How to position your web design agency for Web 3.0 and the Metaverse

How to position your web design agency for Web 3.0 and the Metaverse

Dec 20, 2021

With the unveiling of the Metaverse, the continued adoption of blockchain, and the application of Artificial intelligence and Machine Learning on the web, we can all agree that the internet’s next evolution is happening.

Experts call the next era of the internet; web 3.0. There is no timeline to signal the start of this next era, but we can see the transformation happening before us.

The big question is, “how do you position your web design agency for this next change?”

Already the Metaverse is shaping conversations around communication and the future of the internet experience. By Wikipedia’s definition, the Metaverse is an iteration (version) of the internet, and that is correct. However, for those who understand web 3.0, the Metaverse is part of the internet’s much-discussed evolution. In many ways, the Metaverse is an offshoot of the web 3.0, which would rely heavily on AI, ML, AR, and VR.

Web 3.0 will reconstruct web success metrics and, by extension, web design success metrics. The success of a web design will be assessed based on the new incoming standards of the web, the web 3.0 standard.

To better understand web 3.0 and its implication on web design standards, we have to review the history of web transformation. At the end of the review, we will be able to identify the new or upcoming design standards that web 3.0 and Metaverse will introduce. Also, we will discuss simple steps to positioning your web agency for the web 3.0 and Metaverse era.

History of Web Evolution

So far, the web has had one recorded and recognized evolution, from web 1.0 to web 2.0.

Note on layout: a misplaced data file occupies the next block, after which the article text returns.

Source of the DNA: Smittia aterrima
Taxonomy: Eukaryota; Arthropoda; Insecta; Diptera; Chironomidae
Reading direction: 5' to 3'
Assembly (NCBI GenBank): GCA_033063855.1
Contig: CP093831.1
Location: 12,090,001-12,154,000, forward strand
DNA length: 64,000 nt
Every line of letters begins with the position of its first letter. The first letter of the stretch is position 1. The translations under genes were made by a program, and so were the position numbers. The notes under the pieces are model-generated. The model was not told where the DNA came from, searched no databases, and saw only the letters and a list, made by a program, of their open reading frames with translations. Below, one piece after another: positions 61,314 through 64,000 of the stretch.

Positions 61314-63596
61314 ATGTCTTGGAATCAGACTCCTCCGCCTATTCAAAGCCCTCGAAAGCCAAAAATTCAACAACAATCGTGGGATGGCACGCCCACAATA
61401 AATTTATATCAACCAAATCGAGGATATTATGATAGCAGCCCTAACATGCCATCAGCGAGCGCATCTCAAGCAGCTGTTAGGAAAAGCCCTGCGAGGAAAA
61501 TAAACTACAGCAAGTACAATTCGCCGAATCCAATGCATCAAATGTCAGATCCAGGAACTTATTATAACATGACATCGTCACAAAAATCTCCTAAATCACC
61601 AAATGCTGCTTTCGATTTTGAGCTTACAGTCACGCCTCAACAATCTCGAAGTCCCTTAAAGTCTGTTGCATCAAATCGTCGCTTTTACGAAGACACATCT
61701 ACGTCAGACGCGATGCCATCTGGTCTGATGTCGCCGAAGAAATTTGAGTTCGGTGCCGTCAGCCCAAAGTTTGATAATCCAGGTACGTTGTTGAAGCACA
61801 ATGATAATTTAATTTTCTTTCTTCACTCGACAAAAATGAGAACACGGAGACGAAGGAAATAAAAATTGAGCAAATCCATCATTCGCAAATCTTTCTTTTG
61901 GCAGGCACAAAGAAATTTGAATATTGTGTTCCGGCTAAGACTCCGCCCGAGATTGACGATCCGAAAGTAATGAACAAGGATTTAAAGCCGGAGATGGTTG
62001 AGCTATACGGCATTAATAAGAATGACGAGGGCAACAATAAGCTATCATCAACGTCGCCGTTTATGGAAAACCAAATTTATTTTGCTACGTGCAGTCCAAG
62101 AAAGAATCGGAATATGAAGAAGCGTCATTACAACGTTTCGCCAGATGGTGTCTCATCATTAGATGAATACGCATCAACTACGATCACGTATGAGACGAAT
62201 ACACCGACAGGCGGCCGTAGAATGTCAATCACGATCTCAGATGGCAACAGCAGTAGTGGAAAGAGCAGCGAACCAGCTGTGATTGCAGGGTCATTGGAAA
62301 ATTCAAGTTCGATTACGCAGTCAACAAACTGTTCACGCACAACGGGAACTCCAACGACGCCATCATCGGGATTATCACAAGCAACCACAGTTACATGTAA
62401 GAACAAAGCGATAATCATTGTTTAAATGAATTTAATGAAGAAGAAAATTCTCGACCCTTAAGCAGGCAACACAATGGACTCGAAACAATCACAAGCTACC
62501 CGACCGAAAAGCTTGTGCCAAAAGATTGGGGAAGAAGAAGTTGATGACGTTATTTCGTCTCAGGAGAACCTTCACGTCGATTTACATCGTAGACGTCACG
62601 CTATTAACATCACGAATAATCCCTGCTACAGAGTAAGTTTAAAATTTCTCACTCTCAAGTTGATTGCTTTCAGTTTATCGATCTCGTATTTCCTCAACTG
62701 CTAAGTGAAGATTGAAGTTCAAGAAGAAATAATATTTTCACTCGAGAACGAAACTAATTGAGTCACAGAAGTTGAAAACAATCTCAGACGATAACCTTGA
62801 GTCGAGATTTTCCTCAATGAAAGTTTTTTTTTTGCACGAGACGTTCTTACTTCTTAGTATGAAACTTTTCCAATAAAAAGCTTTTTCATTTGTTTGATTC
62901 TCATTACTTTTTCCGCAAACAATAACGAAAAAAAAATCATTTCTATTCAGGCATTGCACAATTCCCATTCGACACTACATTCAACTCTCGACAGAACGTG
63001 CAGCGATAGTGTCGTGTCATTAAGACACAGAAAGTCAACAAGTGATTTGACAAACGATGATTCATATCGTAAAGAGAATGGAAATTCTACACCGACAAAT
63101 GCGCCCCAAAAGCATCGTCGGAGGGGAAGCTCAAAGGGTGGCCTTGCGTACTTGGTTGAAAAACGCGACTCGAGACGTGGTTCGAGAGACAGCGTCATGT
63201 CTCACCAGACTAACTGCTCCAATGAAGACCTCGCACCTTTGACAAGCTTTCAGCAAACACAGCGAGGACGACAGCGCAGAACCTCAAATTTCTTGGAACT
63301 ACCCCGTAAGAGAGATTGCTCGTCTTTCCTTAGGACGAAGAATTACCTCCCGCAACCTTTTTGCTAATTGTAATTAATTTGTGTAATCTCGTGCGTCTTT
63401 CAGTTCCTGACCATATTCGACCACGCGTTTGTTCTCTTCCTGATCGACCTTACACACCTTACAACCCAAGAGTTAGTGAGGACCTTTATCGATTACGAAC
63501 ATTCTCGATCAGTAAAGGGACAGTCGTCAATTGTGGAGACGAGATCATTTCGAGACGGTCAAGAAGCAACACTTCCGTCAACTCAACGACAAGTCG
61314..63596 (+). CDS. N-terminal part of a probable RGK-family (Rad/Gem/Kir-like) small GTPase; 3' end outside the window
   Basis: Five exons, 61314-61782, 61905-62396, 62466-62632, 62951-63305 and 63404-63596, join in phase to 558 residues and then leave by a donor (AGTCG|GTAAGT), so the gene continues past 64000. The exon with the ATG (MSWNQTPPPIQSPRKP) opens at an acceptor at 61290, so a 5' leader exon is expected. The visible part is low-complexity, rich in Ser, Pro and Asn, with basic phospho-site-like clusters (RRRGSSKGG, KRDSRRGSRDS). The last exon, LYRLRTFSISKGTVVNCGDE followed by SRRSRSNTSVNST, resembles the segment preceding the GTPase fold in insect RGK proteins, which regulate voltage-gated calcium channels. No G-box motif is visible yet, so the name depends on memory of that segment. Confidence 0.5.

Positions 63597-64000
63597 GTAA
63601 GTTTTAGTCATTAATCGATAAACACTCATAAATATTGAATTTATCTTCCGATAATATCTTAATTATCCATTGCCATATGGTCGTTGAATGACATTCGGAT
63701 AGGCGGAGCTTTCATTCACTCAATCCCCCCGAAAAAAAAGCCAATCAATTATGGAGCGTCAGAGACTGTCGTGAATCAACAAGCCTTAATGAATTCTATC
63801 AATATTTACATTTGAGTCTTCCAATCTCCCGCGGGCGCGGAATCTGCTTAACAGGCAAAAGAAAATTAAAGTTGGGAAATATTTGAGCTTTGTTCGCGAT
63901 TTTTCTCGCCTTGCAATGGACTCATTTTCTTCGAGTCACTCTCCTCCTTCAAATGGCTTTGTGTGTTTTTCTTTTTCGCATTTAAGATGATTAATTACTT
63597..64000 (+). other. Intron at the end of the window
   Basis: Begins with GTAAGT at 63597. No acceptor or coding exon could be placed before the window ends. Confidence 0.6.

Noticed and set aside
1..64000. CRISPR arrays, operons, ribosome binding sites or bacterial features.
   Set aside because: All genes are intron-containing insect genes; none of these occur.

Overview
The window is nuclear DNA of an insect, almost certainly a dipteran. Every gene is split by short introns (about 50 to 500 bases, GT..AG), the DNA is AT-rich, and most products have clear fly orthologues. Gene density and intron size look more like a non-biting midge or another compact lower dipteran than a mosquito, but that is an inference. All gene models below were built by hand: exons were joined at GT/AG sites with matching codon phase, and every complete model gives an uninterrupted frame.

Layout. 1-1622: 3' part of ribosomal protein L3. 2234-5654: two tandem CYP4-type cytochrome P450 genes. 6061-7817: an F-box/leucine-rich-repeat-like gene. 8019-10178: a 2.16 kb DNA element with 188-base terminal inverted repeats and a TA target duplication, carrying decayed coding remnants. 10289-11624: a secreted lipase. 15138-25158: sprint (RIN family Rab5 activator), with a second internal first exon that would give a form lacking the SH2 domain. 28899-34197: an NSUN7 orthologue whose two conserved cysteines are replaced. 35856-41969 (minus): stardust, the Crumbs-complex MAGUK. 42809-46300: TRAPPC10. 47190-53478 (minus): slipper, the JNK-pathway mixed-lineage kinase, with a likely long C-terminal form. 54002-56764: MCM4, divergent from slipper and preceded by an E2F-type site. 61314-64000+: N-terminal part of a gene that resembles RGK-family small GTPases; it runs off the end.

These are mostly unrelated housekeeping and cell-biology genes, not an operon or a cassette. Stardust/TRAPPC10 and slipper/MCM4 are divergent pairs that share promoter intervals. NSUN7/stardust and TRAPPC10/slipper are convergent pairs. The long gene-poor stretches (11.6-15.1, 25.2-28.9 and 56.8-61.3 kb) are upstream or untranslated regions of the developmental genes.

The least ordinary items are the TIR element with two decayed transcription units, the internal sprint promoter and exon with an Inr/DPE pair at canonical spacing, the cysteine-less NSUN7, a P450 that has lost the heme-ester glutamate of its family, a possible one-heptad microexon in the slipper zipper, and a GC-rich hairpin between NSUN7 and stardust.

In the web 1.0 era, the web was text-based - think of classified advert websites like Craigslist. Back then, websites were made of text, hyperlinks, and occasional gifs.

As the needs of consumers changed and website owners wanted to improve interaction and customer experience, web 2.0 was born. This evolution took place in the mid-2000s.

In the web 2.0 era, websites were built to give customers a unique browsing experience. Web designers combined technology, design, and media to deliver websites that were a digital representation of a business, individual, or group of people.

In typical natural progression order, web 2.0 is evolving to deliver an even better experience to users. This next evolution is called web 3.0. The term web 3.0, coined and publicized by John Markoff in his 2006 NY times article, refers to a new internet era. In this era, the web will be decentralized, super interactive, ubiquitous, and smart.

Web 3.0

Experts agree that web 3.0 will be powered by Artificial intelligence and machine learning while leveraging AR, VR, media, and design to deliver a rich experience.

Although there is no set definition for web 3.0 yet, we can agree that web 3.0 is an AI/machine learning-powered web that offers users contextually relevant search results. Also, web 3.0 is a decentralized web that reduces the data monopoly of big players like Google and protects user data better.

Another USP of web 3.0 is the visual experience that it promises. Multimedia, augmented and virtual reality are essential parts of web 3.0. So it follows that the Metaverse is an iteration of web 3.0.

Metaverse

In summary, the Metaverse is a version of the web, experienced in a 3D environment through a personal computer or augmented and virtual reality headsets. If you’re an avid gamer, you may have experienced the Metaverse in limited forms through games like Second Life.

Looking at the latest web technologies of the 21st century, blockchain and Metaverse, we can say that web 3.0 is here, although in bits. Soon the features of web 3.0 will be the standard for every website owner and, inadvertently, web developer.

What web 3.0 and the Metaverse means for a web design agency

Designing for an AI-powered web: To build a smart website in the smart web era, designers have to leverage AI frameworks to design websites optimized for customers. A customer-centric design allows smooth navigation and easy access to information.